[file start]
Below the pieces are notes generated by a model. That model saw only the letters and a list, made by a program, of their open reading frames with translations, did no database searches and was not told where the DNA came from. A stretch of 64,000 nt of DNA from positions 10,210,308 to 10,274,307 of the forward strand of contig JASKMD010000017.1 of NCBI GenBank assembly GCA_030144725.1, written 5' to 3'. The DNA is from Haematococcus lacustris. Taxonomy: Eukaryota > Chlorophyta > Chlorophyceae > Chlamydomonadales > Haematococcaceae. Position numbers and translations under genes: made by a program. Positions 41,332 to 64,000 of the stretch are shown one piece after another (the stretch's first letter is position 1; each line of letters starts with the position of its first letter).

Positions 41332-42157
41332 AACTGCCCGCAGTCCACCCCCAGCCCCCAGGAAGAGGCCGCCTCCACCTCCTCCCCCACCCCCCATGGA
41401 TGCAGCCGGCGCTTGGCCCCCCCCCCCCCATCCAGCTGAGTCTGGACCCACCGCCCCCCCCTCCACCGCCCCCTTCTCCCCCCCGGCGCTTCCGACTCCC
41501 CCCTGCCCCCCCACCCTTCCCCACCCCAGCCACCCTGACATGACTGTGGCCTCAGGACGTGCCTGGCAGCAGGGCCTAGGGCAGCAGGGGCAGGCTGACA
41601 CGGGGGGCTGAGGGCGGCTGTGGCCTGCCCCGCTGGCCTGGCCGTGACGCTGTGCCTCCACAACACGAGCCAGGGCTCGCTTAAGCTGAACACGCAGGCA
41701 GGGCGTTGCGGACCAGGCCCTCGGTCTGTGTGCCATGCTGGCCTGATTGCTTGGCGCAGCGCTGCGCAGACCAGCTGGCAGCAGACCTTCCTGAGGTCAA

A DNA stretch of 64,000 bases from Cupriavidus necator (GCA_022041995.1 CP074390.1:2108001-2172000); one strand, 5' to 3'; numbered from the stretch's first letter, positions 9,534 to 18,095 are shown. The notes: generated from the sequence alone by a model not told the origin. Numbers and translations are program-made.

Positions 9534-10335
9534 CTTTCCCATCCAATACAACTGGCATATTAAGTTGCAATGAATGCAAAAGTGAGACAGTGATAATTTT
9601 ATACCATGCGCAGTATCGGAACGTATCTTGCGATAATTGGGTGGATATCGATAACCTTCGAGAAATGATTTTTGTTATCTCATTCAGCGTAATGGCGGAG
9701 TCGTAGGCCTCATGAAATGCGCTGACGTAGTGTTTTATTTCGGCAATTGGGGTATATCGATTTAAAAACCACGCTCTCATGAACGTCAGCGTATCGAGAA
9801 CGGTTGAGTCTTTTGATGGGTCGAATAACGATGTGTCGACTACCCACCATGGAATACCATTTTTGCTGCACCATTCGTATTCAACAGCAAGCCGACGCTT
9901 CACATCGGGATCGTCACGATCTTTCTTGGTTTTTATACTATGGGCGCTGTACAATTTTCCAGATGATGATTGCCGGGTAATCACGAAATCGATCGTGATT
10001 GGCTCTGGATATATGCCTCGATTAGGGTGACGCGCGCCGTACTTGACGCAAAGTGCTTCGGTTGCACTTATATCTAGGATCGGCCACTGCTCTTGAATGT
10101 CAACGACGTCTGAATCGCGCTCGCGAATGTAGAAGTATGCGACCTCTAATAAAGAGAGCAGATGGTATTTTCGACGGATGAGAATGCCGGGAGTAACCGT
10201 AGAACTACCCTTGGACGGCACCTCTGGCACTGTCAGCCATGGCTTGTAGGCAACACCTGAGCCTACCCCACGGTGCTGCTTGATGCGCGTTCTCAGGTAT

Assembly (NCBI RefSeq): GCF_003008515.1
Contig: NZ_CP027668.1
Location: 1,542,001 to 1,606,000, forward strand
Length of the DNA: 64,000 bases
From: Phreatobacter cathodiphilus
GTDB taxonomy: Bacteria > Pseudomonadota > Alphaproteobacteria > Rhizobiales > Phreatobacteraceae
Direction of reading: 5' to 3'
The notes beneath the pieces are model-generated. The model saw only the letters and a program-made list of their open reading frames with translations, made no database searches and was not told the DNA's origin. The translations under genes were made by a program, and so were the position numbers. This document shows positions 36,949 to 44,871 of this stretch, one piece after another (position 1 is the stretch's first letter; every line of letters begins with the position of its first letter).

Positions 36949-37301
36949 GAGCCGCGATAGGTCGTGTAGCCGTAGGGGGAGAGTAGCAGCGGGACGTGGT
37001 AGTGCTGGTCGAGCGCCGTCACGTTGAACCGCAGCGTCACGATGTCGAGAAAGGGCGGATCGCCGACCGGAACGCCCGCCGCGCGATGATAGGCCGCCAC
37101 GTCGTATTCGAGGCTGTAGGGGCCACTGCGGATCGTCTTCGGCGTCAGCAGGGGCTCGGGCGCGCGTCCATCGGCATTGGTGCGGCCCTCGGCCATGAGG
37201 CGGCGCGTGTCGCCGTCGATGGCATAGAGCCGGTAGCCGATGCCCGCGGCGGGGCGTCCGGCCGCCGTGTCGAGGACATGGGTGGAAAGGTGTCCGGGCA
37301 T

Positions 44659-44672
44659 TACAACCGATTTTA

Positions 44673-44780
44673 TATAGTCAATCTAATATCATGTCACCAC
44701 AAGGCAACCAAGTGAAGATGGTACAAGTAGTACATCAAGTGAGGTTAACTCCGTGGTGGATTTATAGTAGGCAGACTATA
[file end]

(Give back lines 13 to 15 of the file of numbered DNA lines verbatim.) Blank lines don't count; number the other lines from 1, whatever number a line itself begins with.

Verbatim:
9801 CGGTTGAGTCTTTTGATGGGTCGAATAACGATGTGTCGACTACCCACCATGGAATACCATTTTTGCTGCACCATTCGTATTCAACAGCAAGCCGACGCTT
9901 CACATCGGGATCGTCACGATCTTTCTTGGTTTTTATACTATGGGCGCTGTACAATTTTCCAGATGATGATTGCCGGGTAATCACGAAATCGATCGTGATT
10001 GGCTCTGGATATATGCCTCGATTAGGGTGACGCGCGCCGTACTTGACGCAAAGTGCTTCGGTTGCACTTATATCTAGGATCGGCCACTGCTCTTGAATGT